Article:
We were constantly exhausted from hundreds of miles of cycling and by the time we returned home I had ridiculous tan lines from my cycling shorts, but it was one of my favourite holidays.

Unsurprisingly, McGagh says that the trip brought her and her husband closer together than ever before. And by the time her experiment had finished, she’s gained two things: a new perspective on life (she didn’t go into a wild spending frenzy!) and improved interpersonal relationships. She’d also gained $23,000, money she would have spent on fun, otherwise.

Of course, there are some criticisms here: First, not everyone can do what McGagh did. Being able to save that much money suggests a base amount of wealth that many aspire to rather than achieve. Second, the experiment was extreme. Not buying anything? Denying oneself the pleasure of even a movie to stave off the cold realization that we will all one day die and be forgotten? No, thank you! I’d rather see Sing again. Nothing like animated animals to make you feel good about life again!

But that doesn’t mean you can’d to some of what McGagh did. Why not open that bank statement this month, look through any unnecessary spending (I know! It hurts!) and vow to do better as of this moment. And if you mess up — you will — try again. If you can set a goal for yourself, like McGagh’s goal to pay off her mortgage, as opposed to just sticking it to capitalism (it don’t care!) you can make your cutbacks feel less painful.

Or at least don’t shop on Black Friday! You don’t need more stuff. We’ve got a guide to help you get started here!

(H/T: Cosmopolitan)

Around The Web

How Keeping Austin Weird Turned Into A Widespread Phenomenon

02.15.17 4 days ago 11 Comments

How Kevin Gates Went From Underground To Platinum In A Year And Changed The Game In The Process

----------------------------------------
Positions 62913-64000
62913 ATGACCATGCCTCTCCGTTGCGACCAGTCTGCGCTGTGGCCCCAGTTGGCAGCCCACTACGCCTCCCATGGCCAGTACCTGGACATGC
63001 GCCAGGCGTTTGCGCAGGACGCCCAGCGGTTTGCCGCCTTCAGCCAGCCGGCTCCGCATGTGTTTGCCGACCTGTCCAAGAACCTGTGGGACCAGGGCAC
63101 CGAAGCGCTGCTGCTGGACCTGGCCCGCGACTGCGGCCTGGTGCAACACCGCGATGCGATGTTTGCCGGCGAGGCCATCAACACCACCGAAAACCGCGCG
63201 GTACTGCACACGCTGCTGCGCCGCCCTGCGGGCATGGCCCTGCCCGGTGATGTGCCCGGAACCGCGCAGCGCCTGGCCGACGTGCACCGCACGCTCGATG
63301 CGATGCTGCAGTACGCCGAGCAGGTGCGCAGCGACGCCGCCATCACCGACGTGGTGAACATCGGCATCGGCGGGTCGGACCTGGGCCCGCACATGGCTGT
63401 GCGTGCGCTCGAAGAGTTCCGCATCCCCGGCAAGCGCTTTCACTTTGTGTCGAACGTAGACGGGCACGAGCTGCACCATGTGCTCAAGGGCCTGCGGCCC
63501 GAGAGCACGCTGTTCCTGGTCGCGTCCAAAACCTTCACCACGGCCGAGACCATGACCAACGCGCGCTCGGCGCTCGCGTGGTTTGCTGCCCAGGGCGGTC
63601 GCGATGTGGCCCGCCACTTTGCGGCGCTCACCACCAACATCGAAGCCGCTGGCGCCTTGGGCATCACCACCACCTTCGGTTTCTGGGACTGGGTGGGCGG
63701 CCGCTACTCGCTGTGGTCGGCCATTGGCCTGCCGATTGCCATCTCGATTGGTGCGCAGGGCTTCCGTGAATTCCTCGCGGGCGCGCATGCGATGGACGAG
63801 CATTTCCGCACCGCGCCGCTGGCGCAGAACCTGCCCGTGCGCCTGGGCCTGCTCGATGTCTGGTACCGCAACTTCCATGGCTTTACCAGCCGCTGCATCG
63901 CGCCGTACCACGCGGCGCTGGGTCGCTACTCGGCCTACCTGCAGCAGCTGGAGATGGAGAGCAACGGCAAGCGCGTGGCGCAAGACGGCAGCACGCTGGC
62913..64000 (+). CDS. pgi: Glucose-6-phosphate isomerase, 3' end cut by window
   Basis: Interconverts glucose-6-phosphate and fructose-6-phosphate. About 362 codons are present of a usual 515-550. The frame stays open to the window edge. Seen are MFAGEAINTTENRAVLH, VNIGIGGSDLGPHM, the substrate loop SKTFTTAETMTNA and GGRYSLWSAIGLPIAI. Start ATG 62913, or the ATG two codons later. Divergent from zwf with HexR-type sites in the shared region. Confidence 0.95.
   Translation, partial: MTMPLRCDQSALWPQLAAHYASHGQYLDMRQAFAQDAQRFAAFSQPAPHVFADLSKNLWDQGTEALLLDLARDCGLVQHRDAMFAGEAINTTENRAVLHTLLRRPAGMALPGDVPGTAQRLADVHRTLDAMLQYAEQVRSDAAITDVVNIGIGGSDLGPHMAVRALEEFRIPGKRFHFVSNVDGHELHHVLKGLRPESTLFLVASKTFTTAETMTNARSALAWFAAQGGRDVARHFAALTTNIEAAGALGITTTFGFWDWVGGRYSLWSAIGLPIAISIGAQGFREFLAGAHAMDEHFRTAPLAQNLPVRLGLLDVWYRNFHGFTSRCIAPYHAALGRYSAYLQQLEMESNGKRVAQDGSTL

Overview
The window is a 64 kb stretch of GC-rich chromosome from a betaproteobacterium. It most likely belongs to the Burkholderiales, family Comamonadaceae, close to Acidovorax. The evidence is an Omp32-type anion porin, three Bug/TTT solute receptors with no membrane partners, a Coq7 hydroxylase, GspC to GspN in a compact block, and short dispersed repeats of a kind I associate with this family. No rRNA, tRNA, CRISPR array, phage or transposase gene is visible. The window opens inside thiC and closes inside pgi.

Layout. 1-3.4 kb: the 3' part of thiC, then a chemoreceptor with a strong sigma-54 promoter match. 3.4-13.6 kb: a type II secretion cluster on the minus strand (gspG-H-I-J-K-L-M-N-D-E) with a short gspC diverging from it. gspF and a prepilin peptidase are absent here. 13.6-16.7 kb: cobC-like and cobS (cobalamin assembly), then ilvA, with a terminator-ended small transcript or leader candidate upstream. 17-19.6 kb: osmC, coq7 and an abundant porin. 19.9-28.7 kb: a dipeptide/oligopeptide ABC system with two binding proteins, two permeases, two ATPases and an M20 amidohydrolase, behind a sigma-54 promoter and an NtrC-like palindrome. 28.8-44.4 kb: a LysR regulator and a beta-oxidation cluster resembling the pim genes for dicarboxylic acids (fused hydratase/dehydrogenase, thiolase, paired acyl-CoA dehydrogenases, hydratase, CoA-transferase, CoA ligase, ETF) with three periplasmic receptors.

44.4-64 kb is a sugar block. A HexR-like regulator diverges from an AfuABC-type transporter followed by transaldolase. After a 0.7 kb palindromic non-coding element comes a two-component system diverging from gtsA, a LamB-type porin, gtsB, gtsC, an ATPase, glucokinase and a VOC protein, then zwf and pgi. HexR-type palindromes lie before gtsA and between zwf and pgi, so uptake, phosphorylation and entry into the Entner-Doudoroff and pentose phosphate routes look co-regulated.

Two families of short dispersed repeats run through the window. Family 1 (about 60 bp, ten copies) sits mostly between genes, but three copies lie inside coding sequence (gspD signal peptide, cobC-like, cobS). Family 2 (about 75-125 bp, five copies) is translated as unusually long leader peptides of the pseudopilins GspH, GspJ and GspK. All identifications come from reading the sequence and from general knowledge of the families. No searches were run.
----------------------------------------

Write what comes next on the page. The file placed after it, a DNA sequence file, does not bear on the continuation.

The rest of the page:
02.02.17 2 weeks ago 6 Comments

Look For The Star: How Starter Jackets Became The Iconic Clothing Of The Early ’90s

01.31.17 3 weeks ago 9 Comments

‘Dream, Try, Do Good’: The Oral History Of ‘Boy Meets World’

01.31.17 3 weeks ago 6 Comments

How Frank Barsalona Created The Modern Rock Concert And Got Himself Into The Hall Of Fame

01.30.17 3 weeks ago

The Story Behind Gus Fring’s Stunningly Explosive Moment On ‘Breaking Bad’

and 01.30.17 3 weeks ago 5 Comments

How Toronto’s Boosie Fade Transformed From A Rap DJ Night Into A Digital Movement

01.12.17 1 month ago

Infiltrating The Bills Mafia To Find Out Why Fans Keep Supporting The NFL’s Most Hopeless Team

01.01.17 2 months ago 8 Comments

From Ray Charles To Jimi Hendrix: How Seattle Helped Create R&B And Rock And Roll

01.01.17 2 months ago 6 Comments

‘Stop Crying And Fight Your Father’: ‘Seinfeld’ Writers Tell How Festivus Came To Be

and 12.23.16 2 months ago 12 Comments

The Lasting Impact Of Adidas Tearaway Pants On Hip-Hop And A Hoops Generation

12.08.16 2 months ago 2 Comments

Understanding The History And The Motivations Behind The Standing Rock Protests

12.02.16 3 months ago 6 Comments

How Do We Combat The Intensifying War On Science?

and 11.30.16 3 months ago 30 Comments

Exploring The Intersection Of Hip-Hop And Social Justice

and 11.30.16 3 months ago

From Near ‘Simpsons’ Spinoff To A Check Against Hollywood Ridiculousness: Why ‘The Critic’ Still Matters

11.29.16 3 months ago 25 Comments

Willie Nelson’s Love Affair With Weed Made Him An Outlaw And A Country Music Revolutionary

11.22.16 3 months ago 2 Comments

How ‘Above The Rim’ Merged Streetball And Hip-Hop To Make A Cautionary Tale About Choices

and 11.18.16 3 months ago 6 Comments

The Story Of The Fugees’ Bitter Breakup And Unforgettable Legacy

11.10.16 3 months ago 13 Comments